6. A method for measuring a temperature with a transmission-type extrinsic Fabry-Perot interferometric optical fiber sensor, the transmission-type extrinsic Fabry-Perot interferometric optical fiber sensor having a first single-mode optical fiber and a second single-mode optical fiber, the first single-mode optical fiber inserted into one end of a capillary quartz-glass tube and the second single-mode optical fiber inserted into the other end of the capillary quartz-glass tube, ends of the first single-mode optical fiber and the second single-mode optical fiber being perpendicular to the direction of the optical fibers, an air gap formed between the first single-mode optical fiber and the second single-mode optical fiber in the capillary quartz-glass tube, a gap length of the air gap varying in response to a transformation of the capillary quartz-glass tube, a laser device for supplying light into an end of the first single-mode optical fiber, and an optical detector for detecting an occurrence oft interferometric fringes of the light, having passed through the first single-mode optical fiber, the air gap; and the second single-mode optical fiber, and for monitoring the number of occurrences of the interferometric fringes and slope sign of a series of signal levels, the signal level being a defined value corresponding to a middle position between neighboring peaks and valleys of the occurring interferometric fringes, comprising the steps of:
attaching the transmission-type extrinsic Fabry-Perot interferometric optical fiber sensor to an object to be measured;
detecting occurrence of interferometric fringes of the light transmitted through the second single-mode optical fiber to the optical detector;
obtaining number of peaks and valleys of the interferometric fringes when the occurrence of interferometric fringe is detected;
determining if the temperature increases or decreases on the basis of the slope sign, wherein, the temperature change of the object being determined that the temperature of the object is increased if the slope sign is positive and that the temperature of the object is decreased if the slope sign is negative; and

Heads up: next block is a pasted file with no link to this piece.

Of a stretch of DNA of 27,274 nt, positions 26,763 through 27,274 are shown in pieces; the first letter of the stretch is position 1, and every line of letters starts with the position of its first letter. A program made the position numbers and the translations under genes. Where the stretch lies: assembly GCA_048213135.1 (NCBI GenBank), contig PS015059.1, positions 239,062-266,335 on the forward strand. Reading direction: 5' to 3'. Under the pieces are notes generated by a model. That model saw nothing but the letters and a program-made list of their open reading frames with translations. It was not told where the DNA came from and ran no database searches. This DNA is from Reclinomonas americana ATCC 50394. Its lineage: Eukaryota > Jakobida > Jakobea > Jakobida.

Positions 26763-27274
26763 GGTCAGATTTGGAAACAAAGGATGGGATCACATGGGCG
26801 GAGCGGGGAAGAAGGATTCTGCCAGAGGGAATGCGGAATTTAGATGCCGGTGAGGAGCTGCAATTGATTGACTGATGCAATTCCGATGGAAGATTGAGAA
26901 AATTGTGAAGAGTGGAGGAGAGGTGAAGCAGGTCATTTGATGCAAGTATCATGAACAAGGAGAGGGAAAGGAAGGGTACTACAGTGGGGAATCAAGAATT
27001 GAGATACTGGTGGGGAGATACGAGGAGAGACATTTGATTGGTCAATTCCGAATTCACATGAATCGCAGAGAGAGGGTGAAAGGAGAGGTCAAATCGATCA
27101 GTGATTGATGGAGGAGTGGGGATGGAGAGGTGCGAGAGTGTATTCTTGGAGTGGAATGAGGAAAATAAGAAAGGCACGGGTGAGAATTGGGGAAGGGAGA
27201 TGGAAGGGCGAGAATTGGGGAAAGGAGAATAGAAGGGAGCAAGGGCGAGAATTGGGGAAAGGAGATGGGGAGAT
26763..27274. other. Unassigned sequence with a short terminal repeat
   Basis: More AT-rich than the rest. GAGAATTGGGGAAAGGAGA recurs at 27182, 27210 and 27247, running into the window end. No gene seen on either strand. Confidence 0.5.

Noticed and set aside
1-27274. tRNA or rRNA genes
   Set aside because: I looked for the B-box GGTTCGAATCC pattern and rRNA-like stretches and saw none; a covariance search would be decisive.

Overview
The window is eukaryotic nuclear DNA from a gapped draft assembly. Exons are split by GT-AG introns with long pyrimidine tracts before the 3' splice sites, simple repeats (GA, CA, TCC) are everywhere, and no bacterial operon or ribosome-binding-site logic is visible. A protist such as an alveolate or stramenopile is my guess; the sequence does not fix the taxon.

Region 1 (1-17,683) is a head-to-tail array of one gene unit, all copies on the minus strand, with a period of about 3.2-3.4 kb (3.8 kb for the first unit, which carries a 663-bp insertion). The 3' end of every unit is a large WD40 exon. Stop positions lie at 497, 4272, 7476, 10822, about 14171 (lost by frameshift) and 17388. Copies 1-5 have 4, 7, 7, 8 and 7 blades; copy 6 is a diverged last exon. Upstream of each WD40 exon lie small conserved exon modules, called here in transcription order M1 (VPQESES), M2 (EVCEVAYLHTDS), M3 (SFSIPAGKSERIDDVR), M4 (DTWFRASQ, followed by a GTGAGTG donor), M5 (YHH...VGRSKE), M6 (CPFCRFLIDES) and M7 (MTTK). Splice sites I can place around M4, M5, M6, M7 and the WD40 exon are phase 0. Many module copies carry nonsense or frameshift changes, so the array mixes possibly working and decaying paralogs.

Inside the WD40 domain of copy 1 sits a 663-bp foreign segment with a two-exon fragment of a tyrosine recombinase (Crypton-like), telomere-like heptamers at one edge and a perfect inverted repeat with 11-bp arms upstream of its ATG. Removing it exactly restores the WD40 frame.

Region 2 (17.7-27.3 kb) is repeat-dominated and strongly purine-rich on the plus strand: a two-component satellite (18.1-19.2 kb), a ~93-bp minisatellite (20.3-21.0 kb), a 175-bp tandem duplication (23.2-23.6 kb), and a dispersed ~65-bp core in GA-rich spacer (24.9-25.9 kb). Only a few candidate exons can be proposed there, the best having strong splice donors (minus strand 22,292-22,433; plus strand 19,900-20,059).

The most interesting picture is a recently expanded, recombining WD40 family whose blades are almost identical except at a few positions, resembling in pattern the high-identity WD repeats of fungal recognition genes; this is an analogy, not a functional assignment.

calculating a temperature change (ΔT) by applying a thermal expansion coefficient of the capillary quartz-glass tube, thermal expansion coefficient of the optical fiber, a thermal expansion coefficient of the object, and the number of peaks and valleys to the following mathematical equation: Δ T = [ λ 4 L gauge ( α H - α T - α F ) ] · n
αT: thermal expansion coefficient of the capillary quartz-glass tube
λE: wavelength of the light
αH: thermal expansion coefficient of the object
Lgauge: gauge length of the sensor
αF: thermal expansion coefficient of the optical fiber
n: number of peaks and valleys.
Description
TECHNICAL FIELD

The present invention relates to a transmission-type extrinsic Fabry-Perot interferometric optical fiber sensor. In particular, the present invention relates to a transmission-type extrinsic Fabry-Perot interferometric optical fiber sensor and a method, which can be used for integrity monitoring of structures and measuring strain and temperature.

BACKGROUND OF THE INVENTION

Generally, optical fiber sensors have small size. Therefore, it is relatively easy to attach the sensors on the surface of objects to be measured and insert the sensors into composite material. In addition, the sensors have high durability and anti-corrosive capability and are not affected by electromagnetic wave. Especially, interferometric optical fiber sensors have high resolution and sensitivity and therefore they are quite useful to monitor integrity of machine structures and building structures caused by unexpected impact and longtime usage.